Turkey has its role to play as a regional power
By Erol Avdovic, Thursday, May 08, 2014
NEW YORK - There is a great opportunity for Turkey to project its power in the benevolent way, to promote the principles of peaceful coexistence, president of the Carnegie Council for Ethics in International Affairs, globally recognized foundation from New York said.
“This is the challenge for the future as we become a more connected and global world,” said Joel Rosenthal, in an exclusive interview for Anadolu Agency (AA).
Rosenthal is focused on ethics in US foreign policy, with emphasis on war and peace, human rights, and pluralism. He is an author of the acclaimed book “Righteous Realists” (1991) – which is focused on realistic interpretation of the world and politics. Rosenthal is the president of Carnegie Council for Ethics in International Affairs since 1995.
“For Turkey to be able to play a role in facilitating this peaceful coexistence – seems to me like a great opportunity,” Rosenthal said.
“In brief, it is my sense that Turkey is finding its way as a regional power. As a great power, it will have to assume a set of responsibilities commensurate with its ability to project power.”
- Turkey and Balkans
Rosenthal commended on Turkish Foreign Minister Ahmet Davutoglu’s words – from October 2012, that: After 100 years of wars -- Balkans should be zone of peace and prosperity in this 21st Century, and “not on the periphery of Europe” – Davutoglu stressed at the time.
“It is important to have that kind of goal, to have a sense of direction,” Rosenthal affirmed.
“I commend that kind of vision as the goal.”
He said -- the Balkans is the “classic case” of multiethnic, pluralistic society where communities must live among different communities.
And, “the experiences of the Balkans have universal significance – we all wrestle with the challenges of living with differences.”
Rosenthal said -- great powers have a regional responsibility, “and this is what makes you a great power.”
“But you also have a global responsibility as well. So it is the mixture of the two.”
Rosenthal emphasized – he believes the best way for a more peaceful world is – “more of a great power concert.”
“Played wisely, one might hope for a reasonable modus vivendi, where states can align according to their own values and interests, cooperating where necessary and going their own way otherwise. The Balkans do not have to become a zero-sum object of great power rivalry,” Rosenthal told AA.
- Lessons from 1914
Next month, Rosenthal will head the U.S. delegation of Carnegie Council at the June 25 to 29th central commemoration in Sarajevo to mark the centenary of the World War One that started in 1914.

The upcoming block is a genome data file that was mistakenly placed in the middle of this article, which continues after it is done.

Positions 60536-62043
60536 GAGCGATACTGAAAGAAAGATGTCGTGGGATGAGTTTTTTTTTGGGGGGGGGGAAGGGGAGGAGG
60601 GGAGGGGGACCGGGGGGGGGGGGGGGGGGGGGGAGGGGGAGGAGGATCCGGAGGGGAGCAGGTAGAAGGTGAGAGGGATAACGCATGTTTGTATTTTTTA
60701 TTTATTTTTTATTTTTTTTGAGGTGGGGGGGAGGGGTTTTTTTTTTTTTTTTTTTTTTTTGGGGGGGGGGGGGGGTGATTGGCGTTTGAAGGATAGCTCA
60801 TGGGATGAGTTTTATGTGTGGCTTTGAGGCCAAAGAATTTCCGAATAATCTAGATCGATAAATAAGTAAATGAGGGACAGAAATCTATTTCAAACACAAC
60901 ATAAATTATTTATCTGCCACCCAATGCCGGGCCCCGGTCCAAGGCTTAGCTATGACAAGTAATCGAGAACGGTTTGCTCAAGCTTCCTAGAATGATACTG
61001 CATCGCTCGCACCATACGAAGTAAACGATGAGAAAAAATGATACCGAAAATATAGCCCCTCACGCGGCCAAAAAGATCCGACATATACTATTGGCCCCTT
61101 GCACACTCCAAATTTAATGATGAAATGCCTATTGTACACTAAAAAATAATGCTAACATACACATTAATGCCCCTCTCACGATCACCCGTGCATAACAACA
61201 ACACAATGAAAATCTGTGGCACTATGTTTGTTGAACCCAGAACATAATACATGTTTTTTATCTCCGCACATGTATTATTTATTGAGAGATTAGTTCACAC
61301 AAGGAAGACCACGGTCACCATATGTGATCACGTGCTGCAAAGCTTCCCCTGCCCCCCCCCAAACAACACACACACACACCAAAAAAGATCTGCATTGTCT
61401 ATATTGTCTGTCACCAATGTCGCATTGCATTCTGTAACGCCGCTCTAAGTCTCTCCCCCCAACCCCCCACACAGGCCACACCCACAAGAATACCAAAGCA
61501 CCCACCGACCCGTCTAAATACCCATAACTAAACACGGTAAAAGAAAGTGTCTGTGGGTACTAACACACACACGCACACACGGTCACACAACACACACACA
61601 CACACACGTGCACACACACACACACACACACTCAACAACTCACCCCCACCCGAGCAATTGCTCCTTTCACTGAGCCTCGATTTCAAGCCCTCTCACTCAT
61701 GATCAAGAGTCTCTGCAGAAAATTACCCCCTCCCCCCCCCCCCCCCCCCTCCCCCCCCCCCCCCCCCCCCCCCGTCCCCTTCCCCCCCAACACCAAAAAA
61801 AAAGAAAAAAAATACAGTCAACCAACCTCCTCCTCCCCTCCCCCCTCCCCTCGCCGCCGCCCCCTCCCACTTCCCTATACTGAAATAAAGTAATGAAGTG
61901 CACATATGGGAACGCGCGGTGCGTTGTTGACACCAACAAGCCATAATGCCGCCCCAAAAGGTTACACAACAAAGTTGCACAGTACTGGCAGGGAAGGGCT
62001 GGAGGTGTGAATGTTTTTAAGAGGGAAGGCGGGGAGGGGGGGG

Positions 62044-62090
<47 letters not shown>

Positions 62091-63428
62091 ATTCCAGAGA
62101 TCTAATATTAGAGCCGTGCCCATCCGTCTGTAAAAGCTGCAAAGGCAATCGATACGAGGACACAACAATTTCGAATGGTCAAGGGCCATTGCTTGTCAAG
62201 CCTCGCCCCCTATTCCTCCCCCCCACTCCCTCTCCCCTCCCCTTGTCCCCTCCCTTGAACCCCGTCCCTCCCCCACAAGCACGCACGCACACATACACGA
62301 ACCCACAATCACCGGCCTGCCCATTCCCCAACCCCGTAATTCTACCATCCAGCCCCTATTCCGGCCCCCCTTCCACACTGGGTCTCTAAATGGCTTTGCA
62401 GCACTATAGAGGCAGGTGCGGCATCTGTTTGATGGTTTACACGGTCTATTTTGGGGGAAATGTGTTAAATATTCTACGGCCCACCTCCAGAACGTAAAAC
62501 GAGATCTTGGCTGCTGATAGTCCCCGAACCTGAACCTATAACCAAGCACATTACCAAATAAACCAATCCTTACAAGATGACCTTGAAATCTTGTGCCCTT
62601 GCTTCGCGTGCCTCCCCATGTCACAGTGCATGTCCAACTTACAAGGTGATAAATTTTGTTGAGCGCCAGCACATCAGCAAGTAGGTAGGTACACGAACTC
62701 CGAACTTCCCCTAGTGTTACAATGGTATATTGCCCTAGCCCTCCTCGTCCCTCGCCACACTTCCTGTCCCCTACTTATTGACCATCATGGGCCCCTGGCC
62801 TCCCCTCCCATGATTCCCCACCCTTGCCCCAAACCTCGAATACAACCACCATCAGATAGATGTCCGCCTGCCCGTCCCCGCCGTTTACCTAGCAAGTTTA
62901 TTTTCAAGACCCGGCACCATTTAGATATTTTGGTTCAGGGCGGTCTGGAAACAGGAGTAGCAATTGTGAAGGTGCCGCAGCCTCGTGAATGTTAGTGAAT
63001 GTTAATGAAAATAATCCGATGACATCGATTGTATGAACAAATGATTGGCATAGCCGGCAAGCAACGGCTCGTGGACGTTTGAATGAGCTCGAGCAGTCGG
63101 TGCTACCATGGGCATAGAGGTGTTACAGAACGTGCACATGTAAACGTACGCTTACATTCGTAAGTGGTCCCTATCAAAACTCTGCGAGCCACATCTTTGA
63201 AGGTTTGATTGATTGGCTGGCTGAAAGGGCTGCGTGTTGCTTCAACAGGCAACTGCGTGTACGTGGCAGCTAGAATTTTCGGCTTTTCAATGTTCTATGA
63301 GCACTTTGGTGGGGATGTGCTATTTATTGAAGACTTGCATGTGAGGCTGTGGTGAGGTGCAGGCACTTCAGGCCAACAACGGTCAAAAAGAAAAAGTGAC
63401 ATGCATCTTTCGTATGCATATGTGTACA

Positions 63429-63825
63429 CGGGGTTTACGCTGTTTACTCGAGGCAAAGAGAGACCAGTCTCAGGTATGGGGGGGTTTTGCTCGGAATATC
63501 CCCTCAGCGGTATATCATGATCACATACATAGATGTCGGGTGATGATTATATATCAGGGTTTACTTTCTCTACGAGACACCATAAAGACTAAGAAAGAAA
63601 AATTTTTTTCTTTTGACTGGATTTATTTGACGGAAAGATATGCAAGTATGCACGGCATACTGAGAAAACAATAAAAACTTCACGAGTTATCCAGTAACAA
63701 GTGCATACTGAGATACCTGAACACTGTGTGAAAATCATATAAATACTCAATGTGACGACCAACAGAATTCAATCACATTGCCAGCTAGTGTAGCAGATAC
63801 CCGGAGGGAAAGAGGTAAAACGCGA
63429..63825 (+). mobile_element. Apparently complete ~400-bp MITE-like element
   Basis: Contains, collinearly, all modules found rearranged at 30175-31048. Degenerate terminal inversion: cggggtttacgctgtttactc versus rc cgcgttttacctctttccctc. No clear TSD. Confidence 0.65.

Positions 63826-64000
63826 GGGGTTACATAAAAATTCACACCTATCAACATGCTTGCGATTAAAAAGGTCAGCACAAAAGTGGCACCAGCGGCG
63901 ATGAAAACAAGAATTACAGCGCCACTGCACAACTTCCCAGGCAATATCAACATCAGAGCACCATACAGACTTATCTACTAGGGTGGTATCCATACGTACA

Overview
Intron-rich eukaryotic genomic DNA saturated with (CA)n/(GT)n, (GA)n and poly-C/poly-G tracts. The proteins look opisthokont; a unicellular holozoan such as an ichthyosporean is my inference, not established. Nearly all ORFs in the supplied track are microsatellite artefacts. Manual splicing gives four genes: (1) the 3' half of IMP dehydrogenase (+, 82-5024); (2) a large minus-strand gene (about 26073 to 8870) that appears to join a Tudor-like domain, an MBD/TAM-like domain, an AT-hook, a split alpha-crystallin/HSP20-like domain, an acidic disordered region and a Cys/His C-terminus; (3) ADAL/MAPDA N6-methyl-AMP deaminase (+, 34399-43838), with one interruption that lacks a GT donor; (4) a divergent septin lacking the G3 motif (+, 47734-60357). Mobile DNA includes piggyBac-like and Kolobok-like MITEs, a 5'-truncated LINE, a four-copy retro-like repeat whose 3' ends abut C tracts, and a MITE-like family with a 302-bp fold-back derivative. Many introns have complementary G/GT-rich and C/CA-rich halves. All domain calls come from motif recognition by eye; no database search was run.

Rosenthal said - the world commemorates that date with hope of learning from history. And “the sense” that this is a moment to reaffirm universal principles of human rights and justice.
And, in the light of current events in Ukraine, Rosenthal reminded that one important legacy of World War One is the principle of self-determination.
“This principle remains a bedrock of international law and ethics. Of course, Great Powers have an interest in their spheres of influence. This is a reality of geopolitics that one would be foolish to ignore.”
He said, the lessons of World War One remind us of the reality of unforeseen events.
“Leaders miscalculate. Emotions run high. Escalation ensues. This is the history, and it should be remembered,” Rosenthal noted.
“However, I hope that conversations about World War One will not focus on competing narratives of victimhood. That would be a dead end. Let’s remember victims – but let’s honor memory by pointing toward a positive future.”
In addition, Rosenthal stressed, that -- in his own view “forgetting is not an option.”
“We must remember not only victims, but perpetrators – and the situations that gave birth to tragic and sometimes criminal outcomes.”
In Sarajevo, next moth - Carnegie Council will organize a special symposium on lessons learned form Balkans in the last 100 years. Rosenthal said capital of Bosnia and Herzegovina “remains the symbol.”
“We go to Sarajevo to remember not only the crisis of 1914, but to honor the legacy of pluralism that was once an example for the world and remains an ideal worth pursuing,” Rosenthal said.
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